Feb. 14, 2008.  We returned to South Africa from Swaziland at the Lavumisa/Golela Border Post.  The Carnet is stamped in again and our Visa (still valid) scanned.  Our destination is Durban for new tires and maybe a full motorcycle service.  The quickest way is the N2 (toll road).  Refueling outside of Richards Bay, we are approached by a KTM rider, curious about us and our adventure.  He invites us to stay with him.  Little did he know that we would actually take over his life and spend seven (7) nights at his place.  We follow Morgan back to Durban.  It is weird to be back in civilization, huge traffic, but controlled.  His place is in Pinetown within a gated community.  The brand new BMW dealership is only a couple of kilometers away.  We stop first at the BMW store to inquire about servicing the motorcycles and new tires.  I show the mechanic Mark the rear end problem and he believes it is either the bearings or rear shock.  We ask for Metzler Tourance tires, and are promised that if they are available in South Africa, we will get them. We decide to return early in the morning to get all the work completed on the motorcycles instead of proceeding to Cape Town.  It is Valentines Day, which we totally missed, but Morgan owns a Pub, above the Harley Dealer in Pinetown.  Kate, his girlfriend, manages the place and therefore both Morgan and Kate are working that night.  Morgan currently works as a commercial diver off Richards Bay.  We spent the evening at Wholehog Pub, listening to a great band, meeting lots of locals and having great food (all free of charge).

Feb. 15, 2008.  We take in the motorcycles to the Ryder BMW Motorrad Shop, requesting to have the tires, front & rear brake pads, alternator belt and the running light changed.  In addition, my left cylinder cover required replacement, Mike's windshield was missing some screws and both our Touratech headlamp protection covers had broken from vibration.  They recommended a local manufactured headlamp protection by Sword, which seems stronger. Being a Friday, we wanted to ensure that all the parts are ordered immediately otherwise we would loose the whole weekend.  We head off for breakfast and return around 10am.  The part's manager advises us that Metzler Tourance Tires are not available in South Africa and that he had the Michelin Anakee in stock.  The problem with the Anakee's is that they only last 15,000km maximum, which puts us somewhere in Congo without any tires.  A couple of used motorcycles on the shop floor had Metzler Tourance on them and we wanted to confirm ourselves that they were not available in South Africa.  Morgan also had a call in with some people to see if we could track down the tires.  Did I mention that Morgan gave us his Suzuki Tracker to use to do all our running around while the motorcycles were in the shop.  Yeap, not only the vehicle, but also his house, cell phone and computer.  At the internet café we searched for Metzler distributors in South Africa and did not get anywhere.  We did find out that Metzler has released a new tire called the Metzler Tourance EXP, with a new steel belt design.  Luckily Morgan tracks down someone who can order them from Joberg, but not until Monday morning, which meant Tuesday or Wednesday delivery.  Poor Morgan and Kate were stuck with us for a while.  We stopped at the bank and withdraw a load of cash to exchange inside the bank to US Dollars.  South Africa is our last chance to restock on US Dollars before we head up the west side of Africa.  Before the exchange of cash could occur, a copy of the ATM slips had to be produced and passport information noted, just in case we were laundering money.  The whole process took about 1 1/2hr.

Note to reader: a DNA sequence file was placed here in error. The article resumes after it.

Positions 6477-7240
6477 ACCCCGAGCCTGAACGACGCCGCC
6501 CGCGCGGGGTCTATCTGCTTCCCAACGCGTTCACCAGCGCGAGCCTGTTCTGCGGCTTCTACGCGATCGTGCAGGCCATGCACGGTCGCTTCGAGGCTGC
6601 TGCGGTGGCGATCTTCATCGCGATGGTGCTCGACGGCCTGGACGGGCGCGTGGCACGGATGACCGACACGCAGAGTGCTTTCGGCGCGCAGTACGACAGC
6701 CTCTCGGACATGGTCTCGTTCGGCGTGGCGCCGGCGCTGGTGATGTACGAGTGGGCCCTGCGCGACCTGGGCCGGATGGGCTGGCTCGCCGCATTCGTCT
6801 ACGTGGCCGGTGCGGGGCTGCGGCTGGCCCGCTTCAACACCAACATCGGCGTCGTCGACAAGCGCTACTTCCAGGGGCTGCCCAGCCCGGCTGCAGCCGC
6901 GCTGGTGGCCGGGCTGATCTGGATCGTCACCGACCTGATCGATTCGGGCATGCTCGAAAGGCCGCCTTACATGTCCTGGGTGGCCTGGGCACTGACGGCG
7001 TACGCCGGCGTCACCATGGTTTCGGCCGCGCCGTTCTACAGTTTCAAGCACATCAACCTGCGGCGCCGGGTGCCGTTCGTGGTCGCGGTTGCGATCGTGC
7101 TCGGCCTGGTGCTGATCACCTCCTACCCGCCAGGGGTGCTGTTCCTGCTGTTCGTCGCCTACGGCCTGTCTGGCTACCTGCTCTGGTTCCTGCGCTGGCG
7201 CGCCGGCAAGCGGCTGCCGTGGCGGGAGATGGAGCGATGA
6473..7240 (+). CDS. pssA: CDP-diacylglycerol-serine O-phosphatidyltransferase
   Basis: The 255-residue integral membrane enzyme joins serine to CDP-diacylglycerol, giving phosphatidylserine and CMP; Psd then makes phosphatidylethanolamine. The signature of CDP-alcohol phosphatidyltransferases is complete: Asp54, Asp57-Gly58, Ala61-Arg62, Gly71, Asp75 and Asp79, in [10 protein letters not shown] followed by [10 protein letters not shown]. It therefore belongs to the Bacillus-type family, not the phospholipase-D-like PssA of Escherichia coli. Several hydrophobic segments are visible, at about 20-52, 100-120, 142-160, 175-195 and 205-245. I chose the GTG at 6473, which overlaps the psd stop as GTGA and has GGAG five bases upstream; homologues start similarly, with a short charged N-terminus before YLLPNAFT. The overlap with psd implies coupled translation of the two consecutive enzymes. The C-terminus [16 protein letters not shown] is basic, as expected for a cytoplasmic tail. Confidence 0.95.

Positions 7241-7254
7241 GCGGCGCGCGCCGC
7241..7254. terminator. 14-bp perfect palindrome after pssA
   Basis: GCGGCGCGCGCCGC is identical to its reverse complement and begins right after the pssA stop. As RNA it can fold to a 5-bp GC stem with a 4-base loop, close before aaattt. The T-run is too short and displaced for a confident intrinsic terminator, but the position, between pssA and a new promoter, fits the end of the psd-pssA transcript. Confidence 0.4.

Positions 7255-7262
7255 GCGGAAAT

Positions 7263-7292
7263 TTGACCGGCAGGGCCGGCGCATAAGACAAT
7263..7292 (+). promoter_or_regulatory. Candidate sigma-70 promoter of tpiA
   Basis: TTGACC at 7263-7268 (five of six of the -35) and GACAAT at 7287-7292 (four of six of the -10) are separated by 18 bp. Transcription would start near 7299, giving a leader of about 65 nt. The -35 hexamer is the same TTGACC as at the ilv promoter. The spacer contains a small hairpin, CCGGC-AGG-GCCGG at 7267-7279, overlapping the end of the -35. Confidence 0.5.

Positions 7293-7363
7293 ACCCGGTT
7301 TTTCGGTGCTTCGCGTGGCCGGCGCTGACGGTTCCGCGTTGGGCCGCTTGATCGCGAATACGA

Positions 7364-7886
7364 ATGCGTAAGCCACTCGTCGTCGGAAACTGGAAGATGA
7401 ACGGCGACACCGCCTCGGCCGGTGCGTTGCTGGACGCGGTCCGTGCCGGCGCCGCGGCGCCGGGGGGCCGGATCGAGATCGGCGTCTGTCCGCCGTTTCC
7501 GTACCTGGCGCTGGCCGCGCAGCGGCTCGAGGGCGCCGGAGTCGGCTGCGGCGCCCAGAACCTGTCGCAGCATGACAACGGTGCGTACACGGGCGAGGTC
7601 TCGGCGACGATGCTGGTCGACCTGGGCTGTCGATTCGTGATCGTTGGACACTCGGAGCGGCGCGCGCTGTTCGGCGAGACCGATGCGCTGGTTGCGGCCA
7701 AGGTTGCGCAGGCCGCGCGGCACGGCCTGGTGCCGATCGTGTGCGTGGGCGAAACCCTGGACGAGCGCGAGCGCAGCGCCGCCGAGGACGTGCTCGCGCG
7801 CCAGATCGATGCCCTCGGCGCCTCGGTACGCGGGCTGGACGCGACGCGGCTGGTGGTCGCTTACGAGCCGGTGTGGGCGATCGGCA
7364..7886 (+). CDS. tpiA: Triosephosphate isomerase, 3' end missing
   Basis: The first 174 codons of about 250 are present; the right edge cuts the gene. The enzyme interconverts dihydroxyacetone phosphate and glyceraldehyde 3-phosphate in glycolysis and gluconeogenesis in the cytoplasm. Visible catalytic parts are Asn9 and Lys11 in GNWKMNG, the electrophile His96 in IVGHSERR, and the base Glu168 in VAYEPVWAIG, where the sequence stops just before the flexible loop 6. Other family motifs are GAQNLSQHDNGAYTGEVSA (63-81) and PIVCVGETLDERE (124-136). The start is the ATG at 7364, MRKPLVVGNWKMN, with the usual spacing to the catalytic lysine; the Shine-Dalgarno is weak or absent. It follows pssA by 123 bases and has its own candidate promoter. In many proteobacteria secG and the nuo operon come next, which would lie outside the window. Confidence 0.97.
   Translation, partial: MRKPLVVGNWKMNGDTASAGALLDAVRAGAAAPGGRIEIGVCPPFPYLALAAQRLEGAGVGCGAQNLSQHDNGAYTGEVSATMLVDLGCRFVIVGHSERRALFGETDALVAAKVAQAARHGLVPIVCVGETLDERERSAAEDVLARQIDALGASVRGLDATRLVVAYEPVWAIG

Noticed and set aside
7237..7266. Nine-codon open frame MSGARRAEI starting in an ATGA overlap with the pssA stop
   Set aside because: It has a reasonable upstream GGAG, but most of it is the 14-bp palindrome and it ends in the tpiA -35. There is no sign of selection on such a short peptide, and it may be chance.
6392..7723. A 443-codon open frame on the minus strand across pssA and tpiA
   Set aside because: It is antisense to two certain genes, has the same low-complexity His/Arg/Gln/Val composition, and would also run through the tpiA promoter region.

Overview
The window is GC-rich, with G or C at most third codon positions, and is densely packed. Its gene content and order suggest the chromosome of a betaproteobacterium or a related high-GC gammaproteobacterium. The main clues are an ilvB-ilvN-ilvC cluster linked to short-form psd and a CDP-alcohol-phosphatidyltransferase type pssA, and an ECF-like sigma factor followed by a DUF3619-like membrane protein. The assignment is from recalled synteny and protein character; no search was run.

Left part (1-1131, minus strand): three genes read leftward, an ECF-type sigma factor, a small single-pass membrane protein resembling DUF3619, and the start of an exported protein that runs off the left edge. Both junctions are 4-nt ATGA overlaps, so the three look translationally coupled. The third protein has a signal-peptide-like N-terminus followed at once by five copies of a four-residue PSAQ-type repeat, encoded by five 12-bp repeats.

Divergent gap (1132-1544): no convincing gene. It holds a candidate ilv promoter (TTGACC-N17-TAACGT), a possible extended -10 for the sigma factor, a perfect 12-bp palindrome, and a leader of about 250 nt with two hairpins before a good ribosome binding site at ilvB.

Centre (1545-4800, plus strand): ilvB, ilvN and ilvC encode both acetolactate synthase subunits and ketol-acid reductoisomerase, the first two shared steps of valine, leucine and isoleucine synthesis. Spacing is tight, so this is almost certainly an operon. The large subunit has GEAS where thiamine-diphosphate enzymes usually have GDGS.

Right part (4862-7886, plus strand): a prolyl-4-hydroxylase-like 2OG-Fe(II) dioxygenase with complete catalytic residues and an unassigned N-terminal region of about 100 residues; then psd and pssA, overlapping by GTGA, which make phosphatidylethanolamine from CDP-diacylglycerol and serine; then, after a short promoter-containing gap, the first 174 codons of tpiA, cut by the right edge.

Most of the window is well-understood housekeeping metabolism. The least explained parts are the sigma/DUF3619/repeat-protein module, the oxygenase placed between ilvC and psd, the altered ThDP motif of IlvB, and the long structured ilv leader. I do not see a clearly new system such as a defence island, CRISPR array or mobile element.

Feb. 16, 2008.  We spent all day updating the website.  In the evening Morgan treated us to our first South African chicken braai (Afrikans word for BBQ).  A whole chicken is stuck on a beer can and than barbequed.  Kate made a fresh salad.  It was like being at home, having dinner with friends over some wine and beer.  South Africa has some great wine.

Feb. 17, 2008.  Morgan took us around town to complete our shopping.  We had to restock and replace camping gear and miscellaneous items.  We walked into a similar camping store as we have in Calgary.  It had everything our heart desired.  Pretty amazing after being away from all this modern stuff.  We picked up propane canisters, new chairs, insect repellant with 80%Deet, duck tape, new inflatable pillows and a tech T-shirt for Mike.  Some straps were purchased in the adjacent bicycle store.  That's what we call shopping.  We stopped in at Gear-up Motorcycle Accessories & Parts store (open on a Sunday) and met John, the owner.  He actually had the two (2) front Metzler Tourance tires in stock, which we later purchased.  Our motorcycle gloves were starting to evaporate from wear and we purchased new ones. By noon we had everything we required.  For the rest of the day it was back to work on the computer and internet.

Feb. 18, 2008.  The weather in Durban is superb, blue sky and hot every day.  We contacted John at Gear-up to order the rear Metzler Tourance EXP tires and inquired with Ryder BMW Motorrad on the status of the motorcycles.  The parts (brake pads, alternator belt etc) had not arrived, but should on Tuesday.  At this point we did not worry.  Uploaded Ethiopia, Kenya, Uganda and Rwanda to the website.